- Lay the bread out on a clean work surface for assembling the sandwiches.
- Spread your mashed bean mix onto one side of the bread.
- Peel your avocados and slice 1 quarter for each sandwich. Spread slices over the bean spread.
- Add a few slices of your pork to over the top of the avocado.
- You can finish this sandwich with some lettuces, fresh sprouts, or just eat it as is.
2. Delicious Crab Salad
Canned crab is a protein option that will likely be around through much of this meat crisis. It does have to be kept in refrigeration, but it’s delicious and this chipotle mayo salad is great in the spring and summer.
- 1 Can of Crab Meat
- 1 Bunch of Asparagus
- Chipotle Mayo
- 1 Bunch of Green Onions
- 1 Bunch of Cilantro
- Drain your crab in a colander and set it in the sink.
- Slice your asparagus into 1-inch pieces. Throw them into a bowl.
- Thinly slice your onions and your cilantro and throw that into the bowl, as well.
- Gently toss in the crab meat.
- Squirt on enough Chipotle mayo to coat everything and toss gently not to break up the crab meat.
- Chill in the fridge and serve.
3. Simple Greek Salad
The combination of simple summer ingredients makes for an incredible quick salad that you could add other proteins, too, if you wanted. These could be canned meats.
- 2 Large Tomatoes
- 1 Cucumber
- 1 Red Onion
- ¼ Cup of Feta Cheese
- A Few Sprigs of Fresh Mint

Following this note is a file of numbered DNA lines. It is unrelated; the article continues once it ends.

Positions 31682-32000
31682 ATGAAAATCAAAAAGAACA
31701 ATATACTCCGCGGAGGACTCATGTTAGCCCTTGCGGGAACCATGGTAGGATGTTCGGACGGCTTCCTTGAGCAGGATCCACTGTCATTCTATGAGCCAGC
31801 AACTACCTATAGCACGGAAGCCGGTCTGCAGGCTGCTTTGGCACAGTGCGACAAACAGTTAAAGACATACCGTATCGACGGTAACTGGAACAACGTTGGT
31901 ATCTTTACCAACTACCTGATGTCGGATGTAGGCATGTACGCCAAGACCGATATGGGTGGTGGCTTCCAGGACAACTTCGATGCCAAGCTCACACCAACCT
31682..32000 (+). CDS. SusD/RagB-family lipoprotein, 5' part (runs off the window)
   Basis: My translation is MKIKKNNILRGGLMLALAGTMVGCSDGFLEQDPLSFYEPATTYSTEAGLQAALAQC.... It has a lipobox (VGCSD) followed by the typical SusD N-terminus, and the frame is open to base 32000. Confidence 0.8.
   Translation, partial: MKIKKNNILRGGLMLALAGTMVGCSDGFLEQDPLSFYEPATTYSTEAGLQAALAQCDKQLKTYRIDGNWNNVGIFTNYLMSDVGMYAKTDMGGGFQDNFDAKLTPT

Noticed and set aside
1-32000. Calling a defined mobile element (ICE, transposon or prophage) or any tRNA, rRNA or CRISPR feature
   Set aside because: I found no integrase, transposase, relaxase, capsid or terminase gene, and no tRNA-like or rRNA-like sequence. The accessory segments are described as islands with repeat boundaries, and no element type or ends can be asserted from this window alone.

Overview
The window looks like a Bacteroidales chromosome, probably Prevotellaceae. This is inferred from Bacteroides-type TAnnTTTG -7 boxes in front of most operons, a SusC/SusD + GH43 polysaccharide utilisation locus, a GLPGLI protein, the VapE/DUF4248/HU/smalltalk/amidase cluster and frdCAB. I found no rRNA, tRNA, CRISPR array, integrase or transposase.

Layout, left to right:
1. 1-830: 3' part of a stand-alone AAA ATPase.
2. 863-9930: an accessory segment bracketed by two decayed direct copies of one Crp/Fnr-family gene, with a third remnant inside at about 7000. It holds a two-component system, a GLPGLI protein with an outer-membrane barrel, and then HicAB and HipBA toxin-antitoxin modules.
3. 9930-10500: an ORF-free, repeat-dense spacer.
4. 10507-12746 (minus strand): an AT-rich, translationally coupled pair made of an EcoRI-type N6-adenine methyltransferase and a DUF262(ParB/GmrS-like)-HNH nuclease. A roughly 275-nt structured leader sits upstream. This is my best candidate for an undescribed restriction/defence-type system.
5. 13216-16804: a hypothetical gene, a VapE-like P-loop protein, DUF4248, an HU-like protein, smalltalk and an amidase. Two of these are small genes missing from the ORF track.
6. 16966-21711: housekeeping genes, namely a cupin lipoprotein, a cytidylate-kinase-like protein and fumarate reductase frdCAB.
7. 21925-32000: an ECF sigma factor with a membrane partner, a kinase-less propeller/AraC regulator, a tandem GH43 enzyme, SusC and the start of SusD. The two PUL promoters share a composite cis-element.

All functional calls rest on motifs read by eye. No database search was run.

- ½ Cup of Kalamata Olives
- Balsamic Dressing
- I like to cut the tomatoes in large chunks and have them kind of be the main course in this salad. Peel and slice your cucumber in half. Remove the seeds and either dice or slice in half-moons.
- Peel and slice your red onion in half. Julienne your, or thinly slice, your half onion.
- Add all these ingredients to a bowl. Finely slice your mint.
- Add your olives, crumbled feta, and mint to the bowl and add enough dressing to coat everything.
- Stir it up and allow this to chill for at least an hour for the flavors to really blend.
4. Mediterranean Tuna Lettuce Wraps
Using some similar ingredients and adding a protein like tuna, you can create some delicious lettuce wraps. The key to a good lettuce wrap is to have most of the items around the same size. So, consider that when you are preparing this dish.
- Iceberg or Butter Lettuce
- Canned Artichokes
- Canned roasted Red peppers
- Fresh Cucumber
- Feta Cheese
- Minced Olives ¼ Cup
- 2 Cans of Tuna
- Green Onions
- Start by peeling all the full leaves from your lettuce. Set them on a plate either cover them with a wet paper towel or put them back into the fridge.
- Dice the peppers, artichokes, and cucumbers into cubes. Go no larger than ½ an inch.
- Thinly slice your green onions and basil and add them to a bowl with your diced vegetables. Add your loves to this bowl and mix them thoroughly.
- Crumble your feta cheese over the mixture.
- Drain your tuna thoroughly and then add that to the bowl, as well.
- Gently toss this mixture. Try not to break up the tuna and the cheese too much but incorporate it thoroughly.
- If you want, you can add some olive oil to the mix or a few glugs of balsamic vinegar. It’s also delicious just how it is.
- Scoop a few tablespoons into a lettuce leaf, wrap it up and eat up!
These no cook meals should help lessen the stress you feel when thinking of what to feed your family. If you don’t have the specific ingredients, use your creativity, and use what you have. You might discover a new recipe while you’re at it!
What’s your favorite no cook meal recipe? Please share it with us in the comments section!
- Essential Survival Fuel: No-Cook Overnight Oats
- Dehydrated Foods to Try This Weekend
- 13 Dried And Canned Foods With The Longest Shelf Lives
This Article Was First Found at survivallife.com Read The Original Article Here